For example, Basil would walk barefoot through the streets of Moscow during the blazing Summer. He would, seemingly without cause or rationale, turn over a table of food or pour out jugs of wine. Only later would it be found out that the food was improperly cooked or the wine poisonous. With their limited knowledge, the people would judge Basil to be an idiot and an incompetent but this was because they could not see and understand what Basil could. Until they would learn, they would beat and abuse Basil. Basil, in the fashion of his Lord and Savior, would accept these punishments wordlessly and compassionately. Though he was saving their lives, they abused him. In their ignorance, they scorned their salvation--a beautiful image for those who might reflect upon the life and death of Jesus.

Once, there was a merchant who had fallen upon hard times when thieves had stolen everything he owned. He was penniless and, yet, his clothes suggested his former wealth. As he begged alms on the street for food and assistance, people would pass him by thinking he was nothing more than a greedy and evil man. He could not simply lose his clothes as they were all he had left and, yet, he would not receive any help because the people knew him by what he had before he lost it. Basil, with the true-sight of a holy fool and prophet, recognized the merchant for what had happened. He gave the man a great gift he had received. The merchant went, sold it, and was able to buy back all that had been stolen from him. Basil was able to see the heart of the person when everybody else saw only the appearance. Once again, Basil understood what others missed.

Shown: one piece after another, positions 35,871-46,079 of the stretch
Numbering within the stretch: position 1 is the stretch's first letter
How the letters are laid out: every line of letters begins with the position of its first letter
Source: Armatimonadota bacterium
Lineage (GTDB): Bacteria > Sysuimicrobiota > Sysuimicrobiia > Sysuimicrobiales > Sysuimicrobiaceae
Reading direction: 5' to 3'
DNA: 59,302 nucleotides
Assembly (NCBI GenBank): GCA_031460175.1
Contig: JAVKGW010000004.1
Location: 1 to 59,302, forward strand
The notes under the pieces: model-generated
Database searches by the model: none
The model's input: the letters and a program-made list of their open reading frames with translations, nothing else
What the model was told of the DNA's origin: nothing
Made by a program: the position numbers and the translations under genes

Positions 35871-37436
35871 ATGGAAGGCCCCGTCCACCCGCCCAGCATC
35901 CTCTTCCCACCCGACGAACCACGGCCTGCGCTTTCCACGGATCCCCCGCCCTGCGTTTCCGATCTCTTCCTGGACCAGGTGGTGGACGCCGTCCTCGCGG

Perhaps the greatest feat of this holy fool was his encounter with Ivan the Terrible. Ivan attended church services but Basil was unconvinced that it was anything more than a show of pseudo-spirituality for political purposes. Ivan had earned the title "the Terrible" butBasil had no fear of this man who spent time in church services daydreaming about building palaces. During Lent, when the people were not eating meat, Basil approached Ivan at dinner and slammed down a large piece of bloody meat on the table in front of Ivan. Ivan protested that he did not eat meat for it was Lent. Basil responded, "You eat and drink the blood and flesh of those you kill and torture..." Ivan, in an unexpected turn, did not punish Basil. Instead, he would be a pall-bearer at Basil's eventual funeral.

For the people of Moscow, Basil was an oddity that one hoped to avoid for the most part. His tearful prayers over the houses of sinners and outcasts must surely have gathered some confusion and derision. And, yet, Basil was comfortable in his calling as a fool for Christ. He saw what others could not or would not see. His values were not the same as the world's. He was a citizen of the Kingdom of God and his life was foolishness to the people he sojourned among.

Saturday, August 1, 2015

August 1 - Abgar of Edessa, king, Convert, Icon Keeper

King Abgar of Edessa had contracted a terrible skin disease. Indubitably, it would have been labeled
leprosy--like so many diseases at the time--but we're still unsure what affliction afflicted Abgar. Regardless, it was painful and distressing for Abgar. Doctors and healers had tried their various solutions to no avail and, still, the king of Edessa suffered. He called Hannan--a dear advisor, friend, and accomplished artist--to himself and said: "I have heard of a man near Jerusalem named Jesus. What I have heard and read amazes me. Go and find this man and convince him to come here. We will provide him sanctuary from his troubles and pay him handsomely. If he refuses then, at the very least, paint a picture of him and bring it back." He gave Hannan a letter to deliver to Jesus that read (in part):